Andy Murray came through unscathed after his first match in four months against Roger Federer at a charity event in Glasgow on Tuesday (7 November).

The Swiss ace was returning the favour to Murray by playing the match for Unicef and the Glasgow charity Sunny-sid3up after the Scot had done the same earlier in the year by playing Federer in the Match for Africa 3 in Zurich.

Murray lost the match 6-3, 3-6, 10-6 but was delighted to have made a successful comeback to action four months after ending his 2017 campaign due to a hip injury. The three-time men's singles Grand Slam champion will continue his rehabilitation and hopes to make a return in January.

"I felt better than I expected," Murray said after the first set, as quoted by the Guardian. "I thought I did OK. I've really missed it and I'm just so happy to be back."

"There are things I would have liked to do better but for my first match in four months it was pretty good. My hip felt pretty good, not perfect yet, but it's getting better," he added

The 31-year-old is hoping to return to action in January at the Brisbane International and build match fitness leading up the Australian Open, which begins a week after the aforementioned tournament concludes.

Murray has confirmed that he will reach Australia much earlier in order to acclimatise himself with the conditions. But he also indicated that his return will depend on his fitness as he will only make a comeback if he is 100% fit.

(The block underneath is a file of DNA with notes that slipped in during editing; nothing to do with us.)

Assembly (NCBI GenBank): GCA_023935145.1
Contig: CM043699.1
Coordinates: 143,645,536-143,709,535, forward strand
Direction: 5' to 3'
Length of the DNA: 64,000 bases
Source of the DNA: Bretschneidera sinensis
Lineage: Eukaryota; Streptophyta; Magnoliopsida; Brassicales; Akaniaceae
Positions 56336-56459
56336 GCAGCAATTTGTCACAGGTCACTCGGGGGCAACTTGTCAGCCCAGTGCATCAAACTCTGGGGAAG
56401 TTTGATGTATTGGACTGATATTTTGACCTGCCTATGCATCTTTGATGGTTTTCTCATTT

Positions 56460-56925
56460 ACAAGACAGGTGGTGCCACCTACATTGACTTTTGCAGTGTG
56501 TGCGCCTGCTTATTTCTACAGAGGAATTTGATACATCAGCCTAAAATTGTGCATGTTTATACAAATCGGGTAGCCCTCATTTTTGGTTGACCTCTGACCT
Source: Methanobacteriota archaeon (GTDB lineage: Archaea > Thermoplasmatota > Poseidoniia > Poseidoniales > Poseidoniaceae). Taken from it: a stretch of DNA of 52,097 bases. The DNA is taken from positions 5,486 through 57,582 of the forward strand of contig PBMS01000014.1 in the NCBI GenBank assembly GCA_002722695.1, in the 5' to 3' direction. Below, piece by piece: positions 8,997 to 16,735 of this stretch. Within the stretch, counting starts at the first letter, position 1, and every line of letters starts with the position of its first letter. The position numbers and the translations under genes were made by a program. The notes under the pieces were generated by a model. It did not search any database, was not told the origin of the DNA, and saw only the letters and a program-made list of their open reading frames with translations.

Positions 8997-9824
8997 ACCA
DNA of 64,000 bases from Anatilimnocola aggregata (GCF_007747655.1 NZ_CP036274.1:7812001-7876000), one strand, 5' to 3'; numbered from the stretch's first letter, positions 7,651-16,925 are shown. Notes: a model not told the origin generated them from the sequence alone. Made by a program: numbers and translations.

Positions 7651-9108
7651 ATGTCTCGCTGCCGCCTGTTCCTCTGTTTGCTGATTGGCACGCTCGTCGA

"When I get back on the court again my best form might not come immediately but there's nothing that's making me think I can't find it," Murray told BBC Sport. "I'll come back when I'm ready and 100% fit. I believe I will get back to that."

Andy Murray
Andy Murray played Roger Federer in a charity event in Glasgow on Tuesday (7 November) Getty

Federer, meanwhile, is yet to finish his 2017 campaign and would have used the game in Glasgow as preparation for the upcoming ATP Finals in London. The 36-year-old has had one his best seasons in a decade having won seven titles including two Grand Slams.

However, he is no stranger to long injury layoffs after missing the last six months of 2016 recovering from a knee injury. He came back in 2017 and won the Australian Open, which was his first ranking tournament of the season. The Swiss ace has advised Murray to take his time and ensure that he is fully fit before making a return to competitive action.

"My best advice is just to get fit again, seriously that's it," Federer said. "Take your time, however long it takes. When you come back, you want to be at 100%, otherwise, the problem is you feel you just can't beat the best at the big tournaments."